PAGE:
The game was played beneath the lights, though it had all the hallmarks of the trashiest daytime television. The proceedings were complete with clashing personalities, spectacular incompetence, the promise of conflict, and then pain.
"Today was fun," said a hobbled David Wright, who faces an uncertain immediate future, but was still able to appreciate the absurdity of the Mets' 6-5 win Tuesday night over the Phillies.
In his first start at Citi Field since Tommy John surgery, Matt Harvey electrified the crowd when he plunked Mets villain Chase Utley on the back with a fastball. Meanwhile, the umpires made a mess of the video review system, and irate manager Terry Collins was ejected for arguing a phantom catcher's interference call.
But the eventful night was met with a sobering development in the eighth. That's when Wright broke to steal second base before feeling a pull in his right hamstring.
He tried sticking it out. But after taking a few secondary leads, he asked out of the game. Now, Wright faces his second major hamstring injury. And the Mets may soon be forced to deal with another body blow early in a season filled with aspirations and expectations.
"I just know that guy," Collins said. "If it wasn't major, David Wright wouldn't open his mouth."
By the end, backup catcher Anthony Recker was filling in at third base for the first time in his career, in yet another bizarre twist to the night.
An MRI is scheduled for Wednesday. Though Wright has yet to be placed on the disabled list, the Mets already have summoned utilityman Eric Campbell from Triple-A Las Vegas.
"They're not going to let down now," Collins said. "We've got some issues we've got to deal with for sure, but we'll just have to pick it up and move forward."
Had it not been for Wright's injury, the Mets could have come away from Citi Field feeling good about a hard-earned, dramatic and bizarre victory.
"I think that might have been the weirdest game I've been a part of in, maybe ever," said Harvey, who allowed three runs and struck out eight over six innings.
It was a minor miracle that Harvey made it that far considering the awkward delays he endured. The Mets' slumbering offense broke out for three runs in the second, thanks to Lucas Duda's three-run double.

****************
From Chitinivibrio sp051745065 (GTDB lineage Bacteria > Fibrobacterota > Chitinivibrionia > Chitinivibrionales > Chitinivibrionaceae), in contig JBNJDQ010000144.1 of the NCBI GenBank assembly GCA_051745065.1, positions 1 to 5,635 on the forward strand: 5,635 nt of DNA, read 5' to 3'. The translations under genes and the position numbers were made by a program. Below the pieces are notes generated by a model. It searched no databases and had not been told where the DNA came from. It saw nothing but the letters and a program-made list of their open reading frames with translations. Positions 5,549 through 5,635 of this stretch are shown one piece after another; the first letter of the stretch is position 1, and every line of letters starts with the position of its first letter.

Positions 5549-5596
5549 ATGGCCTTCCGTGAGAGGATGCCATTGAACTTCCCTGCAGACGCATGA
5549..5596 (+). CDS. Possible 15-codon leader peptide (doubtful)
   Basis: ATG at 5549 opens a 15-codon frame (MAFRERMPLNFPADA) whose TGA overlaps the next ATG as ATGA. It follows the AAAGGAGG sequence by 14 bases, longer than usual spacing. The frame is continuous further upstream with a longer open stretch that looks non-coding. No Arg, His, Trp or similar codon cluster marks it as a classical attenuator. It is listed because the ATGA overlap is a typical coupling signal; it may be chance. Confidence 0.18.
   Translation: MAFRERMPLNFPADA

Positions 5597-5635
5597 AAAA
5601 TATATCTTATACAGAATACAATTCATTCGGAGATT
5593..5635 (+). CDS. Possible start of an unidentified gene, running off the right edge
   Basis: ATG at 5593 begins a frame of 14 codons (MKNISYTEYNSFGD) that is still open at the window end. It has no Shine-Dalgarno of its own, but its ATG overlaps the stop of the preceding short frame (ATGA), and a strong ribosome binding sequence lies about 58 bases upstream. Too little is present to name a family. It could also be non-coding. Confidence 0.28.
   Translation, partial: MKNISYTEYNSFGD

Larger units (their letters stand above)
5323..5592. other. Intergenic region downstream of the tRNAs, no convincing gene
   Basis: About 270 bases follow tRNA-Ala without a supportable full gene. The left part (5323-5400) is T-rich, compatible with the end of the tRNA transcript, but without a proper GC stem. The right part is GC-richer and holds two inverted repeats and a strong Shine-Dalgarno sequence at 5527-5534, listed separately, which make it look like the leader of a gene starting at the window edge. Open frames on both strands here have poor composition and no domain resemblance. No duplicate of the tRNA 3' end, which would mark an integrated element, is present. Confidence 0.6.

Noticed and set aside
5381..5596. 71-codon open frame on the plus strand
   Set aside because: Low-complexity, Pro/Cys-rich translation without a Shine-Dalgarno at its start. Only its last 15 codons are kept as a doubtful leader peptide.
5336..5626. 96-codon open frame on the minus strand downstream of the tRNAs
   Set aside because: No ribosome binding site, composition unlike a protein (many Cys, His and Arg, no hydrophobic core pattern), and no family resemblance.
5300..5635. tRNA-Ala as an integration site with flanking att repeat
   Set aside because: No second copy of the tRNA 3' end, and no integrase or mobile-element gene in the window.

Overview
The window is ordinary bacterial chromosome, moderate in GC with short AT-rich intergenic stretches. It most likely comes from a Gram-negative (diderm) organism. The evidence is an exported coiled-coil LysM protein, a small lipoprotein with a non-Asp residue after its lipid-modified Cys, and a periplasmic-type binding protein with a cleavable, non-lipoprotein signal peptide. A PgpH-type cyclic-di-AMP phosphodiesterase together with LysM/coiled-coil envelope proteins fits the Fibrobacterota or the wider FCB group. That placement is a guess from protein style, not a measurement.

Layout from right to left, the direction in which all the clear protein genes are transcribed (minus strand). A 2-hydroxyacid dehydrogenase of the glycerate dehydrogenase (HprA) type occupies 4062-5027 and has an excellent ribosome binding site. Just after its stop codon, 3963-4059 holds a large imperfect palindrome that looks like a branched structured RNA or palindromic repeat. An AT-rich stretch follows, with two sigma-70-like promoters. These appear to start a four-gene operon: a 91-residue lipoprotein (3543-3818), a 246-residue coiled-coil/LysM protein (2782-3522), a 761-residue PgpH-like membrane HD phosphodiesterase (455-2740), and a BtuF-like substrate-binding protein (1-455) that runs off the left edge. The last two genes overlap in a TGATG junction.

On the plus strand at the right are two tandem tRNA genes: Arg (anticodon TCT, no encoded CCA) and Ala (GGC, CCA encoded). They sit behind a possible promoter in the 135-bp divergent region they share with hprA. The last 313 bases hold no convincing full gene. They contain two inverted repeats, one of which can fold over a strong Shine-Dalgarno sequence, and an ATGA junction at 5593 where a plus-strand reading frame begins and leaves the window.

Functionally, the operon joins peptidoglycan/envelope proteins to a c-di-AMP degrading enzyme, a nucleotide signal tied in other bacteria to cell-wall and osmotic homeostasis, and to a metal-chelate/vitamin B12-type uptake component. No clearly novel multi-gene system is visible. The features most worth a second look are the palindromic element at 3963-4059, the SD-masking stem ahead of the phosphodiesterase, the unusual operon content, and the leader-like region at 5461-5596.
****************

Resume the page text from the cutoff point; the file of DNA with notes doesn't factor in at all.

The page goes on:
In the third, plate umpire Aflonso Marquez ruled that Freddy Galvis had been hit on the arm with a pitch though replays showed that the baseball never changed path. From the dugout, Collins was late to signal for a challenge, so he implored the umpires to look at the call on their own accord. Phillies manager Ryne Sandberg launched his own protest.
The delay lasted long enough that Harvey was permitted warm-up pitches.
The fifth featured Harvey drilling Utley between the 2 and 6 on the back of his uniform, this after Phillies starter David Buchanan plunked two Mets batters, including Michael Cuddyer, who had to leave the game with a bruised hand.
Harvey said he was " a little overamped."
Utley finished with two homers and three RBIs.
Harvey sat through another stoppage, this time after Collins argued what appeared to be a phantom catcher's interference call. As Collins turned red, waving his hands at Marquez, the crowd egged him on with chants of "TER-RY! TER-RY!"
Later, Daniel Murphy took advantage of the kinder, cozier Citi Field, when his solo shot in the seventh sailed over the shortened fence in right-center. But the joy wouldn't last.
"The big picture is we're eight games into the season and hopefully for me the worst-case scenario is you miss two weeks," said Wright, who played through a hamstring injury in 2013. "Rather than do something stupid, play through it, and have to miss two months."